All the Devils Are HereAll the Devils Are Here by Louise Penny (Length: 443 pages).   If I had to choose only one author to read for the rest of my life (God forbid!), it would be Louise Penny.  I adore all of her work, and her as a person (her Facebook page is a delight).  This novel is #16 in her Three Pines/Inspector Gamache series, and be still my heart, it’s set in Paris!!  Having had the good fortune to visit Paris for 2 weeks over 20 years ago, this novel’s depictions of the beautiful sights in Paris made it seem like I was there yesterday.  The setting is the best part of this novel, as the mystery and the plot aren’t the strongest in Penny’s canon, in my opinion.  There are some technical and continuity issues in this mystery centered around corporate espionage.  (For example, what happened to the second security guard in the apartment in the final standoff??)  There are many plot holes which require the reader to suspend disbelief, and given Penny’s typically intelligent narratives, this is a bit disappointing.  In terms of character development, the reader is finally able to learn why Armand and his son Daniel have been estranged for so long, and quite simply, the reason is LAME.  However, given all of the above, I LOVED the fast pacing of the plot (ridiculous as it is), the incredible setting and the quality of Penny’s writing.  I am still a fan, and will always be a fan of her work.   

Book #2:

Chris Beat CancerChris Beat Cancer by Chris Wark (Length: 296 pages).  This is a very specific book choice which (hopefully) doesn’t apply to you.  The author is a stage 3 colon cancer survivor of 15 years, who advocates against adjuvant (clean up) chemotherapy to prevent a recurrence of cancer, and instead promotes a diet and lifestyle change. While his tips are obviously specific to cancer prevention, I found this to contain excellent information for anyone who wishes to lead a healthier lifestyle.  Main point:  animal products are one of the biggest drivers of disease in our bodies.  The author does include a ton of scientific studies to back up his main points (which is great on the Kindle because you can just click on the link immediately).  I am not a fan of the more radical alternative therapies as I believe science plays a huge role in medicine, and we can’t discount all that scientists have discovered.  However, given how much we are brainwashed by the meat and dairy industries, I think the author has some excellent points here that would benefit even the average reader who isn’t fighting or seeking to prevent cancer or other diseases.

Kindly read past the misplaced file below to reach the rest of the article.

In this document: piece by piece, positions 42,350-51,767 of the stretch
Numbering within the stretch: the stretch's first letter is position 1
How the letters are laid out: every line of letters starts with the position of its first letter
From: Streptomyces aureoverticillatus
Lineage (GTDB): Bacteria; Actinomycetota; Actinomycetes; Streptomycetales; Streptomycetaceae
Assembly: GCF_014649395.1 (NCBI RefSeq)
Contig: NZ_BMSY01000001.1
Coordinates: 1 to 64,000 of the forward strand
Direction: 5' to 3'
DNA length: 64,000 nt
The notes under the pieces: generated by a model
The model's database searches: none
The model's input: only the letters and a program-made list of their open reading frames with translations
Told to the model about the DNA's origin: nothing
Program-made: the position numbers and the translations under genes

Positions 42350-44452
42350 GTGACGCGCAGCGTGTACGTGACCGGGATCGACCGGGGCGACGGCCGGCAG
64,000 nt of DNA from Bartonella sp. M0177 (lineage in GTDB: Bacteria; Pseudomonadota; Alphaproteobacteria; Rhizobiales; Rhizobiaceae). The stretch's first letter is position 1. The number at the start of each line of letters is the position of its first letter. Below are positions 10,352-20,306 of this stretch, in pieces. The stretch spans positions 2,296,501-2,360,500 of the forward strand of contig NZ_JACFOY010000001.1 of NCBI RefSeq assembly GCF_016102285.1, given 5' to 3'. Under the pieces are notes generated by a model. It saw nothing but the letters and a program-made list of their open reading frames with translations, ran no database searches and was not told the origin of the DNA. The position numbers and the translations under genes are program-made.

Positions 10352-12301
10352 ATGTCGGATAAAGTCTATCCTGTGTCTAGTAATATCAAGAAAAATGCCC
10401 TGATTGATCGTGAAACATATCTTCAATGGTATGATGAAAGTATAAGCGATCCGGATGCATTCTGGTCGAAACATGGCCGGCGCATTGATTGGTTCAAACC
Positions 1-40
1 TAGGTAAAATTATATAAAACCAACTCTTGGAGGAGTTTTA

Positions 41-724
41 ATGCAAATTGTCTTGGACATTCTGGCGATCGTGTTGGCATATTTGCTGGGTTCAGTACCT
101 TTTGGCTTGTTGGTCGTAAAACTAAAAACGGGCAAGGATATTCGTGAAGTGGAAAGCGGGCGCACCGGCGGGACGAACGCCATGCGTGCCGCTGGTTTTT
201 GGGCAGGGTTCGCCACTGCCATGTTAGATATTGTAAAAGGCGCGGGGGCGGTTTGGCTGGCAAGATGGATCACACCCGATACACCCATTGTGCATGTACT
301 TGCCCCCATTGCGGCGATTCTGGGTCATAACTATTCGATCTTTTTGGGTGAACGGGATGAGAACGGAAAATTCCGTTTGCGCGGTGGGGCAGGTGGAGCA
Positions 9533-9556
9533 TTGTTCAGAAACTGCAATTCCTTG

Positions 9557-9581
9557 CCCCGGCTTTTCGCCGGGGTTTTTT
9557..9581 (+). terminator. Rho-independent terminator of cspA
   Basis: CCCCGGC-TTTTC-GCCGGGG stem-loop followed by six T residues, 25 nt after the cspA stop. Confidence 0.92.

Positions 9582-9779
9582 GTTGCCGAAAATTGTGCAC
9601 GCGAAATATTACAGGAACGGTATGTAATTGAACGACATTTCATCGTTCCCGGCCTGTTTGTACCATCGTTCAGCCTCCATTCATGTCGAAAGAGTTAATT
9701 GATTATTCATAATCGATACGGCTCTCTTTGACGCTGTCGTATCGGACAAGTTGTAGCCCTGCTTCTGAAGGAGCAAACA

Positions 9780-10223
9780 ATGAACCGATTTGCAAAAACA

Book #3:

Too lateToo Late by Colleen Hoover (Length: 395 pages).  Ugh.  Just NO.  This is awful.  This is the third novel by this author that I’ve read, and picked it up because it was recommended as a “read next” choice.  The plot here is trite, centered around a college student who lives with an extremely abusive boyfriend who is also a drug dealer.  Yet she falls in love with an undercover cop who inexplicably falls in love with her as well.  The protagonist is clearly brainwashed, which typically would be understandable given that she’s an abuse victim, however her actions don’t make sense even within this emotional framework.  The abuse scenes (sexual and physical) are very exploitative and don’t advance the plot in a way that the reader can forgive the exploitation.  There’s enough forward momentum that I wanted to keep reading to see how it ends, but I felt gross the whole time.  Only true Colleen Hoover fans will enjoy this book, and after this one, I’m not ever going to be one of them.  

October 2020–Part Two

Thank you for joining me here!   (Reminder: the page numbers I list here reflect the number of Kindle pages, not paper pages.)  I hope you enjoy this series and I’d love to hear from you about what you are reading these days.